Variations in Autoignition Temperatures

Measured With Different Methodologies


Autoignition temperature is measured in a rigorously controlled manner. Even within the confines of the laboratory, wide variations in results can be obtained with small differences in samples or test conditions. While the materials in the table below [1] are not typically found in vehicle environments, the tests show large variations with differences in mixture, container size, and container material.



Temp. Measured (F)




1.5% mixture



3.75% mixture



7.65% mixture



200 ml flask

Carbon disulfide


1 liter flask



10 liter flask



Quartz vessel



Iron vessel


There should be no doubt that far greater variations in autoignition temperatures would be expected in the vastly different environments of vehicle engine compartments. Autoignition will occur as a probability distribution with temperature and other factors. However, it can be assumed that the autoignition temperatures in vehicles will not be lower than those measured in laboratories.

In a recent study, gasoline hot surface ignition temperatures were measured using thermocouples and infrared (IR) cameras with tests performed on stainless steel and cast iron surfaces. In one test series on cast iron, the surface was not cleaned between tests; as a residue formed the temperature of ignition increased. Results are shown in the graphs below.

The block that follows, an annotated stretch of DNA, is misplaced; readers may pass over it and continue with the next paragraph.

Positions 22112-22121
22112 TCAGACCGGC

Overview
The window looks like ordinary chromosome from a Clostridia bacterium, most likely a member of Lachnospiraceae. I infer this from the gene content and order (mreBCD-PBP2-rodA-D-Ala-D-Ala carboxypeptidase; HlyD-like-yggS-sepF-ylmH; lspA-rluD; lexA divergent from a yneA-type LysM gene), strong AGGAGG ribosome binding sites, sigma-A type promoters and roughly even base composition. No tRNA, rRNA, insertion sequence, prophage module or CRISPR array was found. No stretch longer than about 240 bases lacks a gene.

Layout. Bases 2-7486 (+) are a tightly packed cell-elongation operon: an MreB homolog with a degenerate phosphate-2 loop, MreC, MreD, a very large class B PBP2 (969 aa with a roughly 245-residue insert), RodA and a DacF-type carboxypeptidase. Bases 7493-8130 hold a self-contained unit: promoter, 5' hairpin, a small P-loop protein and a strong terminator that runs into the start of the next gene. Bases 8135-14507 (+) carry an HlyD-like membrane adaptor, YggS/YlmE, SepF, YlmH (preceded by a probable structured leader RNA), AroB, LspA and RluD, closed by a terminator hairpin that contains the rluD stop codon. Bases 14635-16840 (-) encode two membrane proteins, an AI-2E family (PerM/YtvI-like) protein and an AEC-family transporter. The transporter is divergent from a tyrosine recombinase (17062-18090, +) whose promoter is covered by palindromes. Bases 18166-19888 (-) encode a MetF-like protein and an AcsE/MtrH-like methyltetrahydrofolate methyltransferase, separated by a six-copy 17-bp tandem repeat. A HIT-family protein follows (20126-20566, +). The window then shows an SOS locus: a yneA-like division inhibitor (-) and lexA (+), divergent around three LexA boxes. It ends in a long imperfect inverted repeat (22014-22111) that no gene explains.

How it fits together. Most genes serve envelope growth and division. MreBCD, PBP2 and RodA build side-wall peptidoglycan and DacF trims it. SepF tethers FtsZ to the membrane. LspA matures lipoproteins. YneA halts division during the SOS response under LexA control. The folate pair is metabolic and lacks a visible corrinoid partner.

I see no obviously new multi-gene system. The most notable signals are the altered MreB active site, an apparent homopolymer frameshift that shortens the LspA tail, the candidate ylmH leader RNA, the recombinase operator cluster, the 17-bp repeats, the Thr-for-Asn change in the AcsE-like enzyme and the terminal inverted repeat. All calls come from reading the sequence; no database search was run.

The percentage of observed ignitions as a function of thermocouple and IR camera temperature readings for stainless steel and cast iron samples. Samples tested on cast iron ignited at lower temperature than those on stainless steel.


The percentage of observed ignitions as a function of thermocouples and IR camera temperature readings for two exhaust manifold heat shield samples. Results show a difference in ignition temperature between the two stainless steel surfaces.


The percentage of observed ignition as a function of IR camera temperature readings for the cast iron sample. The three data sets were obtained as a series (without cleaning the surface between tests) and showed increasing ignition temperatures for surfaces with residue from previous trials.


1.    French, R., AIChE SACHE Conference, Baton Rouge, LA, September 2003.

2.    Byers, K., Epling, W., et al., "Evaluation of Automobile Fluid Ignition on Hot Surface," SAE 2007-01-1394, 2007.